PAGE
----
Fiances and domestic partners are in similar situations. Marmily Cabrera had been with Pedro Checo for more than a decade; they had two children together. In a dozen other states, she would have been considered his common-law wife. But not in their home state of New York. Cabrera's lawyer, Helen MacFarlane, has not yet completed Cabrera's application for the fund. "If she had a marriage certificate this all would have been resolved well over a year ago," says MacFarlane, who has petitioned a Queens court to name Cabrera a legal spouse. "As it is, she will undoubtedly get much less than a regular spouse would. But she is willing to settle for less."

Others aren't--not yet anyway. Aaron Broder is representing the families of some of the highest wage-earners killed in the World Trade Center--many of whom went to the fund first, but then had second thoughts when they learned how much compensation they'd get. In one case, he says, the 45-year-old victim was making $2.5 million annually. Feinberg estimated the total compensation would be between $3.2 million and $5.3 million. Broder calls such fund formulations "a horrendous travesty."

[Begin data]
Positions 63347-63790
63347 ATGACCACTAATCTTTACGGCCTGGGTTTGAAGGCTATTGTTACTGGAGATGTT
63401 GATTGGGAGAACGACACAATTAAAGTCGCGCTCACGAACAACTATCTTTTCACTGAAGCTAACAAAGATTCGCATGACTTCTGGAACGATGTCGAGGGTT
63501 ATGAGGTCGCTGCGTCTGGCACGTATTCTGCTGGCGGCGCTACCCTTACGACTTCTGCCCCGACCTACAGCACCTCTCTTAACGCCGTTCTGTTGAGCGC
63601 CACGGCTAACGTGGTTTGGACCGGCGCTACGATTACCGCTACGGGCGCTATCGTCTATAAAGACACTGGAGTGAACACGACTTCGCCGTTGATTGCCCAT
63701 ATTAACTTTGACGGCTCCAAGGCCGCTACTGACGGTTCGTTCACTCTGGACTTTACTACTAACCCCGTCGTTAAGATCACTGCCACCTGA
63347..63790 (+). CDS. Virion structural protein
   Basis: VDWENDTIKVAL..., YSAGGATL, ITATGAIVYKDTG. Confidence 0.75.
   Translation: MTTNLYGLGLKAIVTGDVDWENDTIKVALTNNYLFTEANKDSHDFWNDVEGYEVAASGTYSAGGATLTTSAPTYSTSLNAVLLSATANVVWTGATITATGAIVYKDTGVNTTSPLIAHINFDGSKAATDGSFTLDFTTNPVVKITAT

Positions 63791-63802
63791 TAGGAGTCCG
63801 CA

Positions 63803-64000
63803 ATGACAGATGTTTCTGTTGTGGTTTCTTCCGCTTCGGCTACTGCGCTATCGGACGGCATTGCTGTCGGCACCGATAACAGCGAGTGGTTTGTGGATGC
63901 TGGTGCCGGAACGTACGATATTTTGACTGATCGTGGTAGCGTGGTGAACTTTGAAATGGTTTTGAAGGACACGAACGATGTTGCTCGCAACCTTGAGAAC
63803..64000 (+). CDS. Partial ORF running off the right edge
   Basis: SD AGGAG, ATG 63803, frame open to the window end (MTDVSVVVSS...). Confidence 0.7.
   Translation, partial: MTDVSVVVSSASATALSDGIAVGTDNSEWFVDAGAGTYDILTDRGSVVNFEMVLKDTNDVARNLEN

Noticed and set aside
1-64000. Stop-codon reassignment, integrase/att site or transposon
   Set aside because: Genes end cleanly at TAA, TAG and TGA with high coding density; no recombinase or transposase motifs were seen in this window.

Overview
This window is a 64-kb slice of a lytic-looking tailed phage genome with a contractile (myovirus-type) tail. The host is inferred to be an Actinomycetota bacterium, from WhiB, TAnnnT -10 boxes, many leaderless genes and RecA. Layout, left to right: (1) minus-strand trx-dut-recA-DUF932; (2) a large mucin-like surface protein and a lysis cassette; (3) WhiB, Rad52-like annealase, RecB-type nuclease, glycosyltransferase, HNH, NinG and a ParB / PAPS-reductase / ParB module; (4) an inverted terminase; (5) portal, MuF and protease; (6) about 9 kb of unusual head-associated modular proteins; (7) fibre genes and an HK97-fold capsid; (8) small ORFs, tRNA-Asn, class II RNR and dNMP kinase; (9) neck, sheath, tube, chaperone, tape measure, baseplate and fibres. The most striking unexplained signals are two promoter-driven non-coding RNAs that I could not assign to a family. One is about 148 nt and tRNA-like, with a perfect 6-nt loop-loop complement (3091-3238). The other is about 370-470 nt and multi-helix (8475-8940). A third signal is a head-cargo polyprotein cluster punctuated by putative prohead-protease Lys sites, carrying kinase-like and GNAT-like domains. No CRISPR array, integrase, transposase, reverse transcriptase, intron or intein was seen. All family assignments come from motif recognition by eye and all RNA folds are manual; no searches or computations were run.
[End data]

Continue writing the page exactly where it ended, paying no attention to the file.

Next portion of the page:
A Manhattan federal judge ruled otherwise in May, throwing out three lawsuits that claimed the September 11 Victim Compensation Fund improperly limited awards to the families of high-income victims of the World Trade Center terrorist attacks. Broder and another law firm, Salans, have appealed against his decision, but with the deadline to join the fund approaching, their clients might decide that some compensation is better than taking their chances in court.

That's a choice that at least 70 other families who have filed lawsuits against the airlines and other domestic defendants will have to make soon, too. New York lawyer Jim Kreindler is awaiting a judge's decision on about a dozen such claims. If he dismisses the cases, says Kreindler, "it will probably start a stampede to the fund."

Sally Regenhard is one of the few who say they'll likely stick with the courts.

"We hold them [the Port Authority of New York and New Jersey] responsible for a building that was a death trap," says Regenhard, who lost her firefighter son, Christian, in the World Trade Center. A cofounder of the Skyscraper Safety Campaign, she sees the lawsuit as part of a crusade to improve both building and air-travel safety standards and prevent such an attack from occurring again. "If we had signed off on fund from day one and gone quietly away we feel there wouldn't be an awareness of some of these issues," she says.